What we've been listening to...Treeboy & Arc, Avalanche Party, Cowboyy, Moreish Idols, Eyesore & the Jinx, Saloon Dion, Moonwalks
By Jon Milton
All is well this week in the world of new music. After a long hiatus, three bands have made a welcome return, two young turks have reaffirmed themselves as ones to watch and others continue to deliver the goods.
Eyesore and the Jinx last released new music in October 2020. Their general lack of activity (apart from the odd gig here) suggested that might be it, but no, back they’ve come this week with their new single ‘An Ideas Man’ and what a cracker it is. Produced by Gilla Band’s Daniel Fox it’s the first instalment of a seven-inch single due for release in May.
There was talk of a Treeboy and Arc album back in 2021 after their Life Preserver EP came out, but nothing other than a bunch of remixes of the EP emerged. That debut album is happening however in July via Clue Records, with lead single ‘Retirement’ just out. They are a quality act of course, further evidenced by this track.
Completing the trio of welcome returnees this week is Avalanche Party. Having seen them play a few new tunes last year I knew any new material was likely to be good, and that’s certainly the case with ‘Serious Dance Music’. I believe the contemporary terminology for a track like this is ‘a banger’ – two blissful minutes of all out post punk energy. The band mysteriously haven’t posted about this on their socials so there’s no indication of when their second album will land, but I was given the impression that it would be in May.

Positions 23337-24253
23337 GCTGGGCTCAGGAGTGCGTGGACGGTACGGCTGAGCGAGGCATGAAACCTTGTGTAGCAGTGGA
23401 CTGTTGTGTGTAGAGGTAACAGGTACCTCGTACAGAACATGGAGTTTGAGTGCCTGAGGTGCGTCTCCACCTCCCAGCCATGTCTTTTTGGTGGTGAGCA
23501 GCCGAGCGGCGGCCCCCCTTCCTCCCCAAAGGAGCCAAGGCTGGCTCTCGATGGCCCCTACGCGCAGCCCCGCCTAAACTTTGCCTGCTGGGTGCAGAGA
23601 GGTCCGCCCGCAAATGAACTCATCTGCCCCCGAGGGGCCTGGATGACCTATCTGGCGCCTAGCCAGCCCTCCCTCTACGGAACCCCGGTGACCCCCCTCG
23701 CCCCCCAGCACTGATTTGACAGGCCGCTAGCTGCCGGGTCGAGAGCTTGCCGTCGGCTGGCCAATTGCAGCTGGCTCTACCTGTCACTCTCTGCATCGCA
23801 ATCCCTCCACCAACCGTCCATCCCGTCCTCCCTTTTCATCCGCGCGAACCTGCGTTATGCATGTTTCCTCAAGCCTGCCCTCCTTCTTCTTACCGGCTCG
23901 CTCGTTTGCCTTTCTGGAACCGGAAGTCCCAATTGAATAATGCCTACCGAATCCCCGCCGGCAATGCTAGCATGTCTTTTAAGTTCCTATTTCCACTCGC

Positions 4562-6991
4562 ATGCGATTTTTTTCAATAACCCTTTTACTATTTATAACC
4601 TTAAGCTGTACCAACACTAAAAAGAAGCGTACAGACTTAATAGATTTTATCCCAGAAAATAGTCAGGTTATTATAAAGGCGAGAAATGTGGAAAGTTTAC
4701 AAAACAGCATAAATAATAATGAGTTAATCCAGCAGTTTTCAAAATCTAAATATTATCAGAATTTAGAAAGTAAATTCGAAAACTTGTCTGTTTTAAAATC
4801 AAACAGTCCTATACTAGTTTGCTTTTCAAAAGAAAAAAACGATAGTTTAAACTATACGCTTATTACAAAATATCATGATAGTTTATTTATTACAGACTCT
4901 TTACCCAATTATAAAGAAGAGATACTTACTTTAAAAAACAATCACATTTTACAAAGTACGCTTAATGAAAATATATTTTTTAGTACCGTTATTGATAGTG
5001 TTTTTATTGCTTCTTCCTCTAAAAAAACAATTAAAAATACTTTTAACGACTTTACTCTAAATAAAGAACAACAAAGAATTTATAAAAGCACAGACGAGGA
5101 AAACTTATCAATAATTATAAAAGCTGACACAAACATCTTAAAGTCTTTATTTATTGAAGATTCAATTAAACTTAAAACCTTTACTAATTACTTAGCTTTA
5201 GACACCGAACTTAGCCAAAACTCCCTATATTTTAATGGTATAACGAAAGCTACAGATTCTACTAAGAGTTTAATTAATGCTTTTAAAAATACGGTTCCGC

Brighton band Cowboyy announced themselves last year with their perky ‘Gmaps’ track, followed at the start of 2023 with the equally bright eyed and bushy tailed ‘Tennis’. Their debut EP ‘Epic, the Movie’ landed on Friday, adding three more tracks in the form of Algorithmic, Plastic and Nothing. The former of these continues the playful theme, poking fun at mullets, playlist algorithms and bands that want to be Black Midi (why would you want to?), while the latter show a more serious side to the band. There’s a lot to this band, and if they can avoid the momentary flashes of Brian May then they are definitely onto something special. This is a very good EP.
Moreish Idols released their brilliant first EP ‘Float’ last year and have certainly not rested on their laurels since then, with a new track ‘Between these Ears’ following from last month’s equally sublime ‘Nocturnal Creatures’. This is a band that are destined to make wonderful albums, and despite setting an extremely high bar last year, they seem to have improved on Float with these two new tracks. The band’s music is intricately crafted and subtly nuanced and just an absolute joy to listen to.
Other notable releases this week come from Saloon Dion and Moonwalks. Saloon Dion have been releasing a steady stream of impressive tracks with the latest being new single ‘Happiness’. Despite the title it’s not exactly jaunty but it is a top tune. Moonwalks were pretty new on me before their latest track ‘Heavy Tears’ launched, but this is the first track to be released from their third album, due out on Fuzz Club in May and it’s a rather enjoyable introduction to the band.